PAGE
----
Morty is a reactive dog. I ended up with a dog that barks and lunges at people and dogs, no matter how close or far they are from us. Once he barked incessantly at a washing machine that was on the ground next to the delivery truck. On Tuesday I was triggered by Morty’s reactivity and spent most of the day reacting (poorly) to everyone and everything. I was crunchy and untethered on the inside, with a side of snappy, mean-spirited behavior.
My knee-jerk reaction was that I had no choice but to return Morty to the shelter where I got him. I’d show him: I’d get a dog that was docile, that I could take to visit sick kids in the hospital, which is something I originally wanted to do. Can you just picture Morty in a hospital: barking at anyone walking with an IV pole, chomping on small children who make noise, attacking people pushing a gurney. Lawsuit Central, please hold.
I was so mad at Morty and told him so. I told him that I was most likely going to give him away. If I was in a cartoon there would have been steam coming out of my ears.
Tuesday evening was my zoom session with Jinks (Hoffman), with whom I practice Spiritual Direction. I sobbed and sobbed, asking Jinks if God was punishing me by giving me a Dog With Issues. I felt stuck between a rock and a chew toy: I did not think I could endure living with Morty’s reactivity and also would not survive the grief of returning him.
I took my crankiness out on Jinks, who read me the riot act, as she is wont to do when I fall off the rails. I wanted to leave the country, as per usual, and she encouraged me to stay in the conversation, noticing that she was there with me and for me. Once I got on my knees metaphorically and actually became present, we prayed. And then we listened for what God was saying or wanted us to notice.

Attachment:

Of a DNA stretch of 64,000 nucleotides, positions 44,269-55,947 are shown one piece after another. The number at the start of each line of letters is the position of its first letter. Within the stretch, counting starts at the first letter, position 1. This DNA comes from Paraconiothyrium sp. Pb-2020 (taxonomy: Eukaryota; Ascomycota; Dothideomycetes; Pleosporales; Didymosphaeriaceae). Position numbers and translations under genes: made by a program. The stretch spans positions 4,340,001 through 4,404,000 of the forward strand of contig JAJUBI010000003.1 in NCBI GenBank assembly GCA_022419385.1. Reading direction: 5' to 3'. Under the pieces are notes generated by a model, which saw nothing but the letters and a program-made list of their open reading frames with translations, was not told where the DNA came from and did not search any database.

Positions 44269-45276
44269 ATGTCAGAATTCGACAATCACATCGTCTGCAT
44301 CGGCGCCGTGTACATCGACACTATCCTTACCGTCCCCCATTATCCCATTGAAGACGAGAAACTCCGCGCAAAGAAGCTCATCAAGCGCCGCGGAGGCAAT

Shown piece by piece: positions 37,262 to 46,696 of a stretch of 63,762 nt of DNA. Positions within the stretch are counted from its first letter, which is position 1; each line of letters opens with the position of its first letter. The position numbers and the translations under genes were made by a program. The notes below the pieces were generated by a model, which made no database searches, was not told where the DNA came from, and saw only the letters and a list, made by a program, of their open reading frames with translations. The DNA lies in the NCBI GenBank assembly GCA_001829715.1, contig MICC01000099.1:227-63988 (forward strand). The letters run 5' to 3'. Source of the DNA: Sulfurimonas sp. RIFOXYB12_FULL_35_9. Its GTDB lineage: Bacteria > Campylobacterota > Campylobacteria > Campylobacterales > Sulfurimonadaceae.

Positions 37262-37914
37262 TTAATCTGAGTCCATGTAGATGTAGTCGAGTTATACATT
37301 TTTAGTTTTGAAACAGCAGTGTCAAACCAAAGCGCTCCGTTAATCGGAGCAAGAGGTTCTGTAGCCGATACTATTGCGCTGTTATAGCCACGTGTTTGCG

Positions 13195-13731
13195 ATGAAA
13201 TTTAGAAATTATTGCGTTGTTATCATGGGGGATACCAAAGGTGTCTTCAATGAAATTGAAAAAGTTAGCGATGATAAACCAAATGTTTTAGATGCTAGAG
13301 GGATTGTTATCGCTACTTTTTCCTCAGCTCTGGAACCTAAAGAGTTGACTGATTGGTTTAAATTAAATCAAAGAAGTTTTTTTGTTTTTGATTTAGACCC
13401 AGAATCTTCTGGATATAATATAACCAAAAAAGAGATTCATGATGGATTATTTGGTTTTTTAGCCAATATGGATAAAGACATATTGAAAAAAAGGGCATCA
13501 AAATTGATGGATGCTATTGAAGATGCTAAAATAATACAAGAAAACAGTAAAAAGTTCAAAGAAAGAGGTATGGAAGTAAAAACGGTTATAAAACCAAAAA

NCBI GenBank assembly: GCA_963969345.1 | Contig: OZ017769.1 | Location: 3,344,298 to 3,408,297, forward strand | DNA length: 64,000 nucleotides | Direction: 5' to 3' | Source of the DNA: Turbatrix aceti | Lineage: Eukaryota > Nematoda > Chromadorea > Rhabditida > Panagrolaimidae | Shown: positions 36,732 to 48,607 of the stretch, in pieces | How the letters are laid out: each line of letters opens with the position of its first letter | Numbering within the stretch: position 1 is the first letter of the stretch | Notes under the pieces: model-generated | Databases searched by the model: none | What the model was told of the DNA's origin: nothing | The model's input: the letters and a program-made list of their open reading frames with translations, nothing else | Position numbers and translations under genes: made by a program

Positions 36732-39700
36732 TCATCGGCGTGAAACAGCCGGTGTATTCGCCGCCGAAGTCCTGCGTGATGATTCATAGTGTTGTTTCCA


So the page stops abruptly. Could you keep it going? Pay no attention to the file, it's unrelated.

I consider most of my praying as really ‘placing my order with the Universe.’ I even picture an angel as waitress, with a small pad and pen. I pray for outcomes I’d like, I make requests and what I think are Helpful Suggestions. I am very busy talking to God. It is the listening that I struggle with; the getting quiet and still. The waiting.
Often in my conversations with Jinks when we’re being quiet together and tuning in, I’ll see colors or images, I’ll recall a dream, I’ll hear song lyrics or lines from a poem. Discovering what Spirit has to say isn’t a linear process, which both frustrates and delights me.
I cried some more. Deep belly cries. About Morty, about missing my Pop, about all of the clients I talk to every day who are being evicted, who have lost family members, whose electricity has been cut off, who don’t have enough food.
The great thing about crying is that it clears out the feelings I’ve been schlepping around on the inside. While it isn’t so much fun when it’s happening, I always feel lighter afterwards, with a bit more clarity.
Jinks encouraged me to refrain from making a decision about Morty, to keep asking Spirit for help and to try my very best to listen for any updates from my soul. She said the work was to live with the uncertainty of not knowing what I was going to do. As someone who has done improv since the late 1800s, the not knowing can still be so challenging. I said okay, I will do my best.
Tuesday night Morty was on my bed, just lying there, minding his own business. I talked to him about what was going on. He can be such a good listener. No judgment. Wednesday was not one of my better days, as I was exasperated by small things and um, quite reactive.